8.7 It is proposed to amend section 281B of the Income-tax Act to provide for revocation of attachment of property in cases where assessee furnishes a Bank Guarantee from a scheduled bank of an amount not less than the fair market value of such property or of an amount sufficient to protect the interest of revenue.
8.8 As a step forward in digitisation of processes of the Income-tax Department, it is proposed to provide that notices and documents may be issued by the income tax authorities in electronic form also.
8.9 It is proposed to amend section 147 of the Income-tax Act to provide that a case may be reopened by the Assessing Officer on the basis of information culled out from the data base by the Directorate of Systems indicating that income has escaped assessment.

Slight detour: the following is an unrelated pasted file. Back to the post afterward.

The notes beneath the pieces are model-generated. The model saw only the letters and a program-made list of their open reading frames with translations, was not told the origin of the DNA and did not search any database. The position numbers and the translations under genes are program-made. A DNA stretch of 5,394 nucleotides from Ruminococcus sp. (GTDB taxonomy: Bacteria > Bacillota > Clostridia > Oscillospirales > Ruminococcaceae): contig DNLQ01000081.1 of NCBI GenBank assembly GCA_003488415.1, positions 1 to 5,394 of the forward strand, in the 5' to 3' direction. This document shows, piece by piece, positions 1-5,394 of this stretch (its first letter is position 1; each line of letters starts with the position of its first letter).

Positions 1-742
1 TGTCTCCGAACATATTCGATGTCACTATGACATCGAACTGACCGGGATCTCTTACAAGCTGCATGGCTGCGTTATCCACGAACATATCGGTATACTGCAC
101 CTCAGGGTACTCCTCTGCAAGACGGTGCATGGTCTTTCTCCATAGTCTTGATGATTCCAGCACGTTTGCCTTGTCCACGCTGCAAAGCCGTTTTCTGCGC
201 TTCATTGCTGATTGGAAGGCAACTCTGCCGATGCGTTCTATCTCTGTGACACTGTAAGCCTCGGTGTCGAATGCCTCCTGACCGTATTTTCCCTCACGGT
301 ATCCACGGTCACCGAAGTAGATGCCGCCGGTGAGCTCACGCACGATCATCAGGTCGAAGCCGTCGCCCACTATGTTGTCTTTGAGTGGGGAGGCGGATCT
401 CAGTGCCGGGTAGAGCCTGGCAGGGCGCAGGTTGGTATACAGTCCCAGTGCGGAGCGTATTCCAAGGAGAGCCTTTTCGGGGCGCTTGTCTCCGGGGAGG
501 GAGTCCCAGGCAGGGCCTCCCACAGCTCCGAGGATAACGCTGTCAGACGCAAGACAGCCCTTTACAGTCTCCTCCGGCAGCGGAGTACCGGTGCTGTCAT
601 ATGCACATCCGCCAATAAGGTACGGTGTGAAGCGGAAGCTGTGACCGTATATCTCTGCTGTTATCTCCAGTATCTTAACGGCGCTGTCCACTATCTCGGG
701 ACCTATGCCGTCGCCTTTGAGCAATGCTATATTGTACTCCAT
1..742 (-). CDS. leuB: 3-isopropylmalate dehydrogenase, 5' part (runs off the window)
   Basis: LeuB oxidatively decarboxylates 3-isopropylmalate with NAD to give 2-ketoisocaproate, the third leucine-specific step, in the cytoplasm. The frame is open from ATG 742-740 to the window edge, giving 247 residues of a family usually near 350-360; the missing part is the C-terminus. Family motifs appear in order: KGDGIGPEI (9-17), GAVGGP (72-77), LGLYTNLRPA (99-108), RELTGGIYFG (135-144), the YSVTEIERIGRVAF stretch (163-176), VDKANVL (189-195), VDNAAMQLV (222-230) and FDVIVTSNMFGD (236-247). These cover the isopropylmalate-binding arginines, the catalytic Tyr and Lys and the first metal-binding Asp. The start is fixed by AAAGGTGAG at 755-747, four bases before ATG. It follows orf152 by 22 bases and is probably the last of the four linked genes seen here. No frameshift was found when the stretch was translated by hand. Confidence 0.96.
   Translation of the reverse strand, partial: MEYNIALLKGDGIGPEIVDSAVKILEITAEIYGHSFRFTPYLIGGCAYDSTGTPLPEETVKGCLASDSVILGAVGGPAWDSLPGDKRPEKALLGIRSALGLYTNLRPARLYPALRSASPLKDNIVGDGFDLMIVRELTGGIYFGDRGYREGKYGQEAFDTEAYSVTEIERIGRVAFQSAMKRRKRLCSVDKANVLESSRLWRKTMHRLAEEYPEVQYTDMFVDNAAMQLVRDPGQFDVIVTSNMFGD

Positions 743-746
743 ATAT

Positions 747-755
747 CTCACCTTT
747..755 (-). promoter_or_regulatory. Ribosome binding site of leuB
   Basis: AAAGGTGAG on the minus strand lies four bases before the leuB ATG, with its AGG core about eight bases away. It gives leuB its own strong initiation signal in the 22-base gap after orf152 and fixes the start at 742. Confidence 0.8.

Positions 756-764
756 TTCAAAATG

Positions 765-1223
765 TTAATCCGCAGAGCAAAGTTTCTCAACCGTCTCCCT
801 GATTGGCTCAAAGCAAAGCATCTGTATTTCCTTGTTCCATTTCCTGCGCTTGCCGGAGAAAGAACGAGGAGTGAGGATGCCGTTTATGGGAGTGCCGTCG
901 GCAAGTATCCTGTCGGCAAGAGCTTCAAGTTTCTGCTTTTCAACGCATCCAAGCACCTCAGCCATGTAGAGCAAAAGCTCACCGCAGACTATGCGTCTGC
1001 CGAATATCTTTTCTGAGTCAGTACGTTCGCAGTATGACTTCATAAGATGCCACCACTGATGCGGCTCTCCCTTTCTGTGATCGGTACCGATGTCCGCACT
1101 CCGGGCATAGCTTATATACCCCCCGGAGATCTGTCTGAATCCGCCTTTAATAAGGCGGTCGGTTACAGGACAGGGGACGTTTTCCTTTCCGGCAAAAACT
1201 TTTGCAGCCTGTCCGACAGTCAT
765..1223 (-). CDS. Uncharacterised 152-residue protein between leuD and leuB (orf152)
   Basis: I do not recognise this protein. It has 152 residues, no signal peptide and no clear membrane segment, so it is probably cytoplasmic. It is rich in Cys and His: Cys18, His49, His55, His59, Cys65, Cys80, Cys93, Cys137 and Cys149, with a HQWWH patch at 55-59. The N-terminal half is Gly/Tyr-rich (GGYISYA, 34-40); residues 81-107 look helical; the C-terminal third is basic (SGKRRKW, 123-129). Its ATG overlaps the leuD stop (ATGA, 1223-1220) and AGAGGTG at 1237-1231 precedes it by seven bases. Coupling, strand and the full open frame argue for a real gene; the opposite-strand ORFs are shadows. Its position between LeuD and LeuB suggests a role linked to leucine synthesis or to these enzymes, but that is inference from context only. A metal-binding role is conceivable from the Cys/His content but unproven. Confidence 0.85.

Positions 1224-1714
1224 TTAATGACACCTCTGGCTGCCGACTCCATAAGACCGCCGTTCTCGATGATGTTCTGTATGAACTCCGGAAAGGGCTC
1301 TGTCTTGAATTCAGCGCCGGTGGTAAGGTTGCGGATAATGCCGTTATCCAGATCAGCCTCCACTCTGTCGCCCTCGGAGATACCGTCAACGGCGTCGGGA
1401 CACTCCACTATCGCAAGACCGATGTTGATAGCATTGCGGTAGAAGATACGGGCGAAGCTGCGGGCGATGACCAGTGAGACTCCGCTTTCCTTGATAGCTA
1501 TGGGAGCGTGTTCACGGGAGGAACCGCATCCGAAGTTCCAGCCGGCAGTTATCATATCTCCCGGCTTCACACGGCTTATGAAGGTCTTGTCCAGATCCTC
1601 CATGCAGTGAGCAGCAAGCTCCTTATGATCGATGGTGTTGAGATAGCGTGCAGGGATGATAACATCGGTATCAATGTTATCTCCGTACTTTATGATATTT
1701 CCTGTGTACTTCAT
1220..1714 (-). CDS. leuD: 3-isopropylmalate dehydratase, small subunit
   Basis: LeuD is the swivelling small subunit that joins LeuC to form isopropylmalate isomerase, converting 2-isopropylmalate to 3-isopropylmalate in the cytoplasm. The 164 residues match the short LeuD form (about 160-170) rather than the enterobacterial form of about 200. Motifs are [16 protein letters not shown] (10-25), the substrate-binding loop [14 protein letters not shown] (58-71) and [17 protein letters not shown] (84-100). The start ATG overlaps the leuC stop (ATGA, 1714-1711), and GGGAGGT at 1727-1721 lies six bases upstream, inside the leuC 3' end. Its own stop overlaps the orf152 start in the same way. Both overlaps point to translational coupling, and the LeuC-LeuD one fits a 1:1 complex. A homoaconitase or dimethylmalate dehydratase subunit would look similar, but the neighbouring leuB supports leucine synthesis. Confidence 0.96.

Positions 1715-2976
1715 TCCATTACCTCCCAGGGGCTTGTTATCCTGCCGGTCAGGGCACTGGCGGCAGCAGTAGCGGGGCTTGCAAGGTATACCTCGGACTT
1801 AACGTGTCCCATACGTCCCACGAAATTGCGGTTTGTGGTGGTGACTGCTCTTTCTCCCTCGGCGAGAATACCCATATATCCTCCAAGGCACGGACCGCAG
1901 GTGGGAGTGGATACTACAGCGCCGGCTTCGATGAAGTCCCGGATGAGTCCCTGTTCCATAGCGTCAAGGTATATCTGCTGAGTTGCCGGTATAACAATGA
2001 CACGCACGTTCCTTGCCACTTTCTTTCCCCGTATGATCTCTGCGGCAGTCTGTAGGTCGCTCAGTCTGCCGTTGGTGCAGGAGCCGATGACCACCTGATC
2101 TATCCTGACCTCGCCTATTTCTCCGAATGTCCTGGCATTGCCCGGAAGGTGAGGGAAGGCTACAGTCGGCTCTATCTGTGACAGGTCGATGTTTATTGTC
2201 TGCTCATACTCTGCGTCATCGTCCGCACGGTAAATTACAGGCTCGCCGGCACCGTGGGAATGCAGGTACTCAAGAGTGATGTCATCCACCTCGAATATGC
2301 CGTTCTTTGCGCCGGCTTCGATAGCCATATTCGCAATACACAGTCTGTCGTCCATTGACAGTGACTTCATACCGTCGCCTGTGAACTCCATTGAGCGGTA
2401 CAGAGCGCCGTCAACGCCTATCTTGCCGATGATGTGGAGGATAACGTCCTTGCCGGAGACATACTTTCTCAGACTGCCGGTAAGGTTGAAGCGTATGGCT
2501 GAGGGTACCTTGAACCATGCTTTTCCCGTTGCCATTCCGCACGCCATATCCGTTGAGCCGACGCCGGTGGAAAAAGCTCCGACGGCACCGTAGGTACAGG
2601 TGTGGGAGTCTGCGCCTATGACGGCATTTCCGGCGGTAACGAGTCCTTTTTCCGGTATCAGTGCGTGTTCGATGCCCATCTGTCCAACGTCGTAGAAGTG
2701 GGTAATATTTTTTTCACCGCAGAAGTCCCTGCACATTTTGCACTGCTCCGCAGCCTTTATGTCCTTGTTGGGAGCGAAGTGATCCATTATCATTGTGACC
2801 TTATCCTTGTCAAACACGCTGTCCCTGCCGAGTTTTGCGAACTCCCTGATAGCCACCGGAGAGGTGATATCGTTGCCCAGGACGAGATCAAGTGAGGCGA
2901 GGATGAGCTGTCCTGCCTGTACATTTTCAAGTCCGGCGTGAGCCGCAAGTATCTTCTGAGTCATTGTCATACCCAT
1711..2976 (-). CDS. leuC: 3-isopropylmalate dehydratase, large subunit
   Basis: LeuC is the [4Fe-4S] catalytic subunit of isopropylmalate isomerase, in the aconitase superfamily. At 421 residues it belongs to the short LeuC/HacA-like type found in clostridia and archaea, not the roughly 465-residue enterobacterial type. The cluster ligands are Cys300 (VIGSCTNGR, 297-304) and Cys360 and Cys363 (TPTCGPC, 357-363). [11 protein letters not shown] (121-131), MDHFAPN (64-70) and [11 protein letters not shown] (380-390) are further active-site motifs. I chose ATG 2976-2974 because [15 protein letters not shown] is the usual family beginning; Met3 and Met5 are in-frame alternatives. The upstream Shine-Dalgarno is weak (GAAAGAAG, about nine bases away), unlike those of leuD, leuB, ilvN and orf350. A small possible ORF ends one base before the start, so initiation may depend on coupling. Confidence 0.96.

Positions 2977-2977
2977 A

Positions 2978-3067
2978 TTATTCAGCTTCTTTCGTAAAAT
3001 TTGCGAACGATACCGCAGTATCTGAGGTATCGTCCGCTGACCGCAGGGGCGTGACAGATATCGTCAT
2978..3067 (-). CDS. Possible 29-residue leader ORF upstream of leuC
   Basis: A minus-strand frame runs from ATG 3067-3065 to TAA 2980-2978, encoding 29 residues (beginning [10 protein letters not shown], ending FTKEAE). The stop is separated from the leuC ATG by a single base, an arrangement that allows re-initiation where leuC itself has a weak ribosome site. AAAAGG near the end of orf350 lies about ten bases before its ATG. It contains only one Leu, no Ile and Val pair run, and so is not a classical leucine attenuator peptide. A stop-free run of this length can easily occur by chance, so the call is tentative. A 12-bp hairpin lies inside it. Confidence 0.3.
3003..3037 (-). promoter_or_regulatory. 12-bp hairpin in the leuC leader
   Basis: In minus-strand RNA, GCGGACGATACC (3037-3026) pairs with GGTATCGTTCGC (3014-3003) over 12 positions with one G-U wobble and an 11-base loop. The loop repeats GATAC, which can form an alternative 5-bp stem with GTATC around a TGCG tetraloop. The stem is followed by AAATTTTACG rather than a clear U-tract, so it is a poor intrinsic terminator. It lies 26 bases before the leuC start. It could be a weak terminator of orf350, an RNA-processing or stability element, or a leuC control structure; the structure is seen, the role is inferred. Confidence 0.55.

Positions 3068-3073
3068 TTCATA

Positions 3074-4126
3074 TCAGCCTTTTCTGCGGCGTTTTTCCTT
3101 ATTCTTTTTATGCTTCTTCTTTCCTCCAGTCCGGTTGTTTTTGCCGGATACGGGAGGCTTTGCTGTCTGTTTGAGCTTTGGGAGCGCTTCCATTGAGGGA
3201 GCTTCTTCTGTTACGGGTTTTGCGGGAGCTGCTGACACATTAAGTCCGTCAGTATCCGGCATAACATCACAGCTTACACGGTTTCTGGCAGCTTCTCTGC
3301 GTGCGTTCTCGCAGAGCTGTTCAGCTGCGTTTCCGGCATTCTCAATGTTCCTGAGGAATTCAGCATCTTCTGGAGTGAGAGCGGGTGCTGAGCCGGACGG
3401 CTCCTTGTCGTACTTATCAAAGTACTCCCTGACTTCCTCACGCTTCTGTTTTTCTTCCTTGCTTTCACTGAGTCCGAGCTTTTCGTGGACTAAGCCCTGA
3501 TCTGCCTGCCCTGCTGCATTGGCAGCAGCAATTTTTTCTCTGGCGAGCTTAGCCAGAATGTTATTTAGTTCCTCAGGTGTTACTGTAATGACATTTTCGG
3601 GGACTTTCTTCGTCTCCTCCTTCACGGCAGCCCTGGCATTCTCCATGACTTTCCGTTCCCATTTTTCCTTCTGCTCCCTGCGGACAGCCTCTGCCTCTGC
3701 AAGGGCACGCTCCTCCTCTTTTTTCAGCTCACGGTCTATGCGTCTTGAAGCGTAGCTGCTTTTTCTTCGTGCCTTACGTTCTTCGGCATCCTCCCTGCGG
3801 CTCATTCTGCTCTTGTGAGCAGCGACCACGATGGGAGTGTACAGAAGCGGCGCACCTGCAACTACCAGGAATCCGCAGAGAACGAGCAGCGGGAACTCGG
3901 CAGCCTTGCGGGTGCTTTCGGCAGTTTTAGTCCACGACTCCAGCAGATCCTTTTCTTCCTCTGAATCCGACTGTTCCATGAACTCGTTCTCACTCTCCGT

8.10 With a view to reduce litigation and to collect taxes at the earliest point of time it is proposed to expand the scope of adjustment that can be done at the time of processing of return under sub-section 143(1) of the Income-tax Act. It is also proposed that before making an assessment u/s 143(3) of the Act, a return shall be processed u/s 143(1) of the Act.
The Table below summarises the changes in Customs, Central Excise and Service Tax rate structures and law and procedure.
Promoting Agriculture and food processing
Krishi Kalyan Cess proposed to be levied -on all taxable services to finance and promote initiatives to improve agriculture, with effect from 01.06.2016.